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"Is the doctor an information saint or sinner?"
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"Is the doctor an information saint or sinner?"

Monica IslamDoctors have a duty to reveal the benefits and side-effects of treatment, argues Monica Islam, 23, a Correspondent from Dhaka in Bangladesh, so that patients can be properly informed and involved in their diagnosis and care. 

A sudden dizziness, followed by a stinging sensation on the scalp, struck me as soon as I seated myself for lunch at home. The symptoms did not end there as a temporary nausea kicked in with the first morsel of food I placed in my mouth. This was not a mere coincidence as the side-effects were evident. I immediately discontinued the use of a topical solution for hair loss. Possible side-effects, including the ones I suffered, were mentioned on the product label, but the dermatologist’s silence on the likelihood, extent, and prevalence rates of these side-effects left me astounded and feeling cheated.

One would expect the doctor to explain the diagnosis and the treatment, including the side-effects of prescribed drugs, but such a practice often remains a distant dream in Bangladesh as well as in developed countries. The Institute of Medicine reported in 1999 that “as many as 98,000 people die each year in the United States alone due to medical errors.”[i] As a result, patients have two options: either to place absolute trust on the ‘infallible’ doctor or to rely on other sources—be it a trustworthy medical website (such as Mayo Clinic) or a second doctor—for more information.

Upon greater examination of the online materials available on hair loss solutions, I was able to gain a bigger picture of what it entails to consume the medicines in question. Ranging from physical transformations, such as greying hair, to biological changes, such as decreased libido, the side-effects were plenty and the incidence rates were quite high. It is through these massive online investigations carried out on personal initiative that I learnt about the ingredients of these medicines in non-medical language, and understood the common implications of these medicines both in the short-run and the longer-term.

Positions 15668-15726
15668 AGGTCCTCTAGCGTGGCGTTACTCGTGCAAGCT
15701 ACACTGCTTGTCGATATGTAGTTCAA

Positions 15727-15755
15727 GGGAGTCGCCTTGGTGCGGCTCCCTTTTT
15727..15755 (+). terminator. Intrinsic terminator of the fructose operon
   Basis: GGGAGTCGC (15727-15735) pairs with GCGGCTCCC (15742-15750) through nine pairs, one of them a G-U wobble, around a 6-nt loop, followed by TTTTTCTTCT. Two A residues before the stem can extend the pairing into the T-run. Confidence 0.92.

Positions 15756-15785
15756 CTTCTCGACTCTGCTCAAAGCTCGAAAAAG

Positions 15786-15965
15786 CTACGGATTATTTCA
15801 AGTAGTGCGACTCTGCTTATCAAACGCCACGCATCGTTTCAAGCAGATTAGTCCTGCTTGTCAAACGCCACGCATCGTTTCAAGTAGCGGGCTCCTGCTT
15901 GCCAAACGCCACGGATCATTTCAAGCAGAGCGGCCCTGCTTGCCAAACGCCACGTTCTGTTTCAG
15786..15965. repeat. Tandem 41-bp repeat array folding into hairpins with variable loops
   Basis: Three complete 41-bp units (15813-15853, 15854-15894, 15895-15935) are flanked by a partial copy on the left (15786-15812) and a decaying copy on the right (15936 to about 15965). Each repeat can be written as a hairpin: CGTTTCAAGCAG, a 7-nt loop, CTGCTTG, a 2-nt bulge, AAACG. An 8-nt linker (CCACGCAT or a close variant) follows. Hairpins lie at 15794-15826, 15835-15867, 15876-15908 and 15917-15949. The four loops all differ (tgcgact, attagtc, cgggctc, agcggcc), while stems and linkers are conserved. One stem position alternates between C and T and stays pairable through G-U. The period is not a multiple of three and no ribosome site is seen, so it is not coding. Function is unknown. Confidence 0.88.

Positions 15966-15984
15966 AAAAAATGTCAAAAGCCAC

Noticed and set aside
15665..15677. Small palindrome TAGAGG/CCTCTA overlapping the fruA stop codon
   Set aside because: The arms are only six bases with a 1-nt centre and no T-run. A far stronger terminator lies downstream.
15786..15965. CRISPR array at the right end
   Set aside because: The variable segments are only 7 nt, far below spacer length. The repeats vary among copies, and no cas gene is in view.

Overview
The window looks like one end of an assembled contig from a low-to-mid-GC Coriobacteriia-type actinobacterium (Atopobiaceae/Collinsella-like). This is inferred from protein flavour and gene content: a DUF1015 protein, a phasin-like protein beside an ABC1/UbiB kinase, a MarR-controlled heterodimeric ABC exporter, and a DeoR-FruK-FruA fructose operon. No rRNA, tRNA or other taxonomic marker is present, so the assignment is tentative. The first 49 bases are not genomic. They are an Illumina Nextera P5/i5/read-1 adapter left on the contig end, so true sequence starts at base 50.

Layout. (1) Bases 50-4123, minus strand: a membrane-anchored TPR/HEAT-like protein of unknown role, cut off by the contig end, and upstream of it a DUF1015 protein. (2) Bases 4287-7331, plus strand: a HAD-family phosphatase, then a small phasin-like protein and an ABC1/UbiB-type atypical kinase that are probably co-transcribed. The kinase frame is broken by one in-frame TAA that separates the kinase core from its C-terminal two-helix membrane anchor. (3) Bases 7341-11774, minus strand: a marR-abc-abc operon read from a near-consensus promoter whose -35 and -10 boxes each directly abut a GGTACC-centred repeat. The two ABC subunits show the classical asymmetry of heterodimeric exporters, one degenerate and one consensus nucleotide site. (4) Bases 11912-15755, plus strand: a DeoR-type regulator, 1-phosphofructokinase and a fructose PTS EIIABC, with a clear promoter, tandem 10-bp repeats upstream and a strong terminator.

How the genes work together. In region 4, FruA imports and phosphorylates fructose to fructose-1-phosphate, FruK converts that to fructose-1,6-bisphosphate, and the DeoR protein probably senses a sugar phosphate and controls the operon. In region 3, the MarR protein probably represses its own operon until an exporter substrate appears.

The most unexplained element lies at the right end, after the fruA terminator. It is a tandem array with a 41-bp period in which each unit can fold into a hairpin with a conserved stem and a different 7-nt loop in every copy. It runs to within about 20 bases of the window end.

As an informed patient, I concluded for myself that applying topical hair loss solutions inherently involved certain risks which I was not willing to take to achieve the benefits that they claimed to provide. Instead, I was prepared to let go of these medicines and to adopt natural remedies. In other words, the risks associated with the prescribed medicines were greater than the benefits for me, although the doctor assumed otherwise without my input.

In an attempt to treat a higher number of patients (and thereby receiving more service fees), some doctors rush through the diagnosis and treatment processes, completely overlooking the ‘information needs’ of the patient. Permission to start a certain course of action for treatment is barely sought from the patient, who is expected to submissively accept the prescription handed down by the Supreme Doctor. Even an elucidatory conversation about treatment options is deemed by some to be unnecessary in today’s patient-doctor relationship.